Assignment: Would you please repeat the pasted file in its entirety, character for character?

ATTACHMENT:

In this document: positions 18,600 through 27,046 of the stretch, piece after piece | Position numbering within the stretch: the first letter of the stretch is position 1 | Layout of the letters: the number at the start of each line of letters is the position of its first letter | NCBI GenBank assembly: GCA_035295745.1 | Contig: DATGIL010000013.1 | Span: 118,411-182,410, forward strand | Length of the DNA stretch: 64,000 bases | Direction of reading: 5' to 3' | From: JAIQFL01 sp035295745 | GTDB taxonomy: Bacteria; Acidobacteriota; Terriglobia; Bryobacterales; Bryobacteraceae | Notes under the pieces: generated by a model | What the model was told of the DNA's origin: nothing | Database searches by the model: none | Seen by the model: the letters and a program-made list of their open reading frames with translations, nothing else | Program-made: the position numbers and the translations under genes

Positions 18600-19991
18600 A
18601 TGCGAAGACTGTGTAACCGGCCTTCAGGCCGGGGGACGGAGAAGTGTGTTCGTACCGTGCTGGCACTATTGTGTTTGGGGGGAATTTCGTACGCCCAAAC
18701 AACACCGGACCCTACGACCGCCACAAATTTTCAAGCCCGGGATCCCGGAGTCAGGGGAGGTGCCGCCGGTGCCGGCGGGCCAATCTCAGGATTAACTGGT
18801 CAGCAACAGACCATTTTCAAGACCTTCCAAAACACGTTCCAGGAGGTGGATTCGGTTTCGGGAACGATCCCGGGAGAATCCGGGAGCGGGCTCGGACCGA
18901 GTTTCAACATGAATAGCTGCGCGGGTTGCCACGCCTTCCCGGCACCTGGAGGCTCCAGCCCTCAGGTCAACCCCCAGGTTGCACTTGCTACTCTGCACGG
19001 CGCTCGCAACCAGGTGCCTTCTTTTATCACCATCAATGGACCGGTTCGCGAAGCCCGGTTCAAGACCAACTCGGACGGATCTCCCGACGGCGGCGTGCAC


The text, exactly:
In this document: positions 18,600 through 27,046 of the stretch, piece after piece | Position numbering within the stretch: the first letter of the stretch is position 1 | Layout of the letters: the number at the start of each line of letters is the position of its first letter | NCBI GenBank assembly: GCA_035295745.1 | Contig: DATGIL010000013.1 | Span: 118,411-182,410, forward strand | Length of the DNA stretch: 64,000 bases | Direction of reading: 5' to 3' | From: JAIQFL01 sp035295745 | GTDB taxonomy: Bacteria; Acidobacteriota; Terriglobia; Bryobacterales; Bryobacteraceae | Notes under the pieces: generated by a model | What the model was told of the DNA's origin: nothing | Database searches by the model: none | Seen by the model: the letters and a program-made list of their open reading frames with translations, nothing else | Program-made: the position numbers and the translations under genes

Positions 18600-19991
18600 A
18601 TGCGAAGACTGTGTAACCGGCCTTCAGGCCGGGGGACGGAGAAGTGTGTTCGTACCGTGCTGGCACTATTGTGTTTGGGGGGAATTTCGTACGCCCAAAC
18701 AACACCGGACCCTACGACCGCCACAAATTTTCAAGCCCGGGATCCCGGAGTCAGGGGAGGTGCCGCCGGTGCCGGCGGGCCAATCTCAGGATTAACTGGT
18801 CAGCAACAGACCATTTTCAAGACCTTCCAAAACACGTTCCAGGAGGTGGATTCGGTTTCGGGAACGATCCCGGGAGAATCCGGGAGCGGGCTCGGACCGA
18901 GTTTCAACATGAATAGCTGCGCGGGTTGCCACGCCTTCCCGGCACCTGGAGGCTCCAGCCCTCAGGTCAACCCCCAGGTTGCACTTGCTACTCTGCACGG
19001 CGCTCGCAACCAGGTGCCTTCTTTTATCACCATCAATGGACCGGTTCGCGAAGCCCGGTTCAAGACCAACTCGGACGGATCTCCCGACGGCGGCGTGCAC